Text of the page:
Unaffordable housing and homelessness have plagued this country long before COVID-19. In 2017, on a single night, over 553,000 individuals were experiencing homelessness, while 7.4 million additional people are currently on the brink of homelessness–it’s even estimated that an average of 700 people freeze to death in a given year. But since the rise of COVID-19, people across the nation have banded together to address homelessness amid the pandemic, but these short-term solutions implemented by state and federal officials fail to fully address the needs of those who are most impacted.
And Wisconsin is no exception. Over 4,000 people were homeless in Wisconsin in 2018, and even before the pandemic, some neighborhoods in Milwaukee had an estimated 10 to 15% households evicted in a given year. Amidst this pandemic, eviction cases are expected to rise to almost 6,000 to 12,000 cases per year in places like Dane County, as a result of the short-term eviction bans implemented by Governor Evers being lifted amidst this economic crisis.
Accessible and affordable housing is a right. So how do we shift our view on homelessness and eviction to begin working within our communities to implement sustainable long-term solutions to this crisis? How do we shift our goals to organizing with and among the poor? Join the discussion with:
Willie Baptist, formerly homeless father of three who came out of the Watts Uprisings and Black Student Movement, author of books such as Pedagogy of the Poor, educator, Poverty Initiative Scholar-in-Residence and Co-Coordinator of Poverty Scholarship and Leadership Development for the Kairos Center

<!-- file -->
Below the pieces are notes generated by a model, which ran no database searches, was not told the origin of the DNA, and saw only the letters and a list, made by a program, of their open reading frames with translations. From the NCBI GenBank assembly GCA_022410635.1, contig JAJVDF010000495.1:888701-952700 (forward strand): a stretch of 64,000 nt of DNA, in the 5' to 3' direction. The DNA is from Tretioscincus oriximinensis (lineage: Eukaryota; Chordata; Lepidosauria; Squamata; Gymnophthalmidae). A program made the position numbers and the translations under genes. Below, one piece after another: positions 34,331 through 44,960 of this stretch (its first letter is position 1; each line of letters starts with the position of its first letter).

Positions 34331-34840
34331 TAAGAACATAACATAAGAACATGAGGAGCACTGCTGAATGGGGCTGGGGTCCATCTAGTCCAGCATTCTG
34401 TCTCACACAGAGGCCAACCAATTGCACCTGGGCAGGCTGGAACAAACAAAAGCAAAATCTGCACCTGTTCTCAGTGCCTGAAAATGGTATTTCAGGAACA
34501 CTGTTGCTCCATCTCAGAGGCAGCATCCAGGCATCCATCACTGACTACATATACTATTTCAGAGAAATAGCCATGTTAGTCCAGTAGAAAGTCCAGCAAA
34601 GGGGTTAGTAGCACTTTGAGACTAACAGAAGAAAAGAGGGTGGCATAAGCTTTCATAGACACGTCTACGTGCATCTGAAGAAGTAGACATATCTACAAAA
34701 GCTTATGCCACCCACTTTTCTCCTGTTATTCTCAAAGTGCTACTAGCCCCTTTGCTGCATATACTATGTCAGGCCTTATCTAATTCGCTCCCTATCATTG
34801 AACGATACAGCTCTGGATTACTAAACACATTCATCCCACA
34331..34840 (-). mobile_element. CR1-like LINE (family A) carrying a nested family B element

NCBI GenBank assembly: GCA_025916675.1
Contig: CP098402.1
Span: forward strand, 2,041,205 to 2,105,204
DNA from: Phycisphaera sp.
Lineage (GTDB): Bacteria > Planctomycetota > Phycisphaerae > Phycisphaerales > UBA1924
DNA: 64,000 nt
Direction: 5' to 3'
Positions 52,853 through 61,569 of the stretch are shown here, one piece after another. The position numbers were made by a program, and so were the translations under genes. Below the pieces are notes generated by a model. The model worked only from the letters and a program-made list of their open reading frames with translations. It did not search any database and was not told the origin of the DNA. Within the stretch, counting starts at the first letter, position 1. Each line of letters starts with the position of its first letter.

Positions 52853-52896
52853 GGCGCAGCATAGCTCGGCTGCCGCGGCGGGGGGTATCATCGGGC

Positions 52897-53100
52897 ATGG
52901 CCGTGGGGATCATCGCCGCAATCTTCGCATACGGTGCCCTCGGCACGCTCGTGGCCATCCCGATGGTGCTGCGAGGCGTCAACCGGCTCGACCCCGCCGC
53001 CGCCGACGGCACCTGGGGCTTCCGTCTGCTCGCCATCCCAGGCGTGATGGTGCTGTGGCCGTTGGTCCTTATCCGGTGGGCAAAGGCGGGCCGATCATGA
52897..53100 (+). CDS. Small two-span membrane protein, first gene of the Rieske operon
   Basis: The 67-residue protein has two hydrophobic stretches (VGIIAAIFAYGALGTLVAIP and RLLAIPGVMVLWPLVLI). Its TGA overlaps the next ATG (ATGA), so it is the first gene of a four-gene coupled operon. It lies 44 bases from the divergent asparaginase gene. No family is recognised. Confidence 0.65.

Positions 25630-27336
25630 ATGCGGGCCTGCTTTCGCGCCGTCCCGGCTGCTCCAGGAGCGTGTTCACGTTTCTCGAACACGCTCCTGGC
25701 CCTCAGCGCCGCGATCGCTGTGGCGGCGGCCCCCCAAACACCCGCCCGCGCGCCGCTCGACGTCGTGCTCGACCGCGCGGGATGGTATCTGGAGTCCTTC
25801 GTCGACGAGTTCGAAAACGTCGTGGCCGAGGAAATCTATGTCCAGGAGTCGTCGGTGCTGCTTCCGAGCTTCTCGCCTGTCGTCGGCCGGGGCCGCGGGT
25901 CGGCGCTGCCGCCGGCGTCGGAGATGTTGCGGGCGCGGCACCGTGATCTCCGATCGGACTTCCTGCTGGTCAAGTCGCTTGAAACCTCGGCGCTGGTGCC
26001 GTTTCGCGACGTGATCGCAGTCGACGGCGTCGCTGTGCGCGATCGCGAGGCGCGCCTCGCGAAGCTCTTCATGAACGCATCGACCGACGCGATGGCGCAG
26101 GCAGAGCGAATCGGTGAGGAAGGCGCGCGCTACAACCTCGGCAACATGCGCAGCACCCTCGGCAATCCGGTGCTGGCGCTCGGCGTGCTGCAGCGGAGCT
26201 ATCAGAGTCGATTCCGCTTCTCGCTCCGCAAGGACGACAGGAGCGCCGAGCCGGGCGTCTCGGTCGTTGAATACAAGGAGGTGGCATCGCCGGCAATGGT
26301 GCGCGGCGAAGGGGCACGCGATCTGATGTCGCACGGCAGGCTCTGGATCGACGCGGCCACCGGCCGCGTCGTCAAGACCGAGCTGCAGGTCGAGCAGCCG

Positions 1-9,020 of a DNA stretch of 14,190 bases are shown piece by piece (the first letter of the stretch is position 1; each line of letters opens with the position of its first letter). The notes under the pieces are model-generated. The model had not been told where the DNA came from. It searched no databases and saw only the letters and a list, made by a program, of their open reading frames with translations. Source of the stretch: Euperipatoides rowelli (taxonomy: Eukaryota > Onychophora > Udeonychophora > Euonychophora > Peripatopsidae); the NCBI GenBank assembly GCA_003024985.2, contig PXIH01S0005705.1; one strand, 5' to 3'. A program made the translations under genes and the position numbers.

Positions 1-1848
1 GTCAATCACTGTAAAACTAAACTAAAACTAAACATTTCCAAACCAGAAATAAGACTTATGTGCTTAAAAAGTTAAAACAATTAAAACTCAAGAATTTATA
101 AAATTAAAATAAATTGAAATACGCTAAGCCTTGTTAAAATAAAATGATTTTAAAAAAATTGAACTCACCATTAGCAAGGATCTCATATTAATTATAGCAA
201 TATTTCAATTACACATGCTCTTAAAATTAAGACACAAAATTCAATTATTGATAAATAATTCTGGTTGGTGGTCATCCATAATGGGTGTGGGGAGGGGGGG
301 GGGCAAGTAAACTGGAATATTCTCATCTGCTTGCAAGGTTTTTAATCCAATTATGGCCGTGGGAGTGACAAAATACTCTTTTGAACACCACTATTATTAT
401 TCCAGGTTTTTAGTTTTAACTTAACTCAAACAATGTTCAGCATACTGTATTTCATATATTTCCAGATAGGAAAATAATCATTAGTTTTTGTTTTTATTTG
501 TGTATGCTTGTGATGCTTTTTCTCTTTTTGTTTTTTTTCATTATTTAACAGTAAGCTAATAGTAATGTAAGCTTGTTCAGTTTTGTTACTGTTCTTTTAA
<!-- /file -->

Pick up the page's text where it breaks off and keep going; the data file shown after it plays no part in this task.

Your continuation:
Kristin Colangelo, formerly homeless mother of three, coordinator of the University of the Poor’s Homeless Union History Project and Co-Chair of Political Education for the New Jersey Poor People’s Campaign: A National Call for Moral Revival
Teresa Hord Owens, General Minister and President of the Christian Church (Disciples of Christ) in the United States and Canada,
And members of the Wisconsin Poor People’s Campaign, including Rev. Colin Douglas and Natalia Fajardo
Our title is a reference of one of the many slogans from the National Union of the Homelessness, and with it, we refuse to accept a country and society that worships a homeless man on Sunday and ignores him on Monday–we’re changing the moral narrative, and taking a deep look at organizing and mobilizing.
Zoom link will be sent out following registration.
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ABOUT THE POOR PEOPLE’S CAMPAIGN: A NATIONAL CALL FOR MORAL REVIVAL
In 1968, Rev. Dr. Martin Luther King Jr. and many others called for a “revolution of values” in America. They sought to build a broad, fusion movement that could unite poor and impacted communities across the country. Their name was a direct cry from the underside of history: The Poor People’s Campaign.
Today, the Poor People’s Campaign: A National Call for Moral Revival has picked up this unfinished work. From Alaska to Arkansas, the Bronx to the border, people are coming together to confront the interlocking evils of systemic racism, poverty, ecological devastation, militarism and the war economy, and the distorted moral narrative of religious nationalism. We understand that as a nation we are at a critical juncture — that we need a movement that will shift the moral narrative, impact policies and elections at every level of government, and build lasting power for poor and impacted people.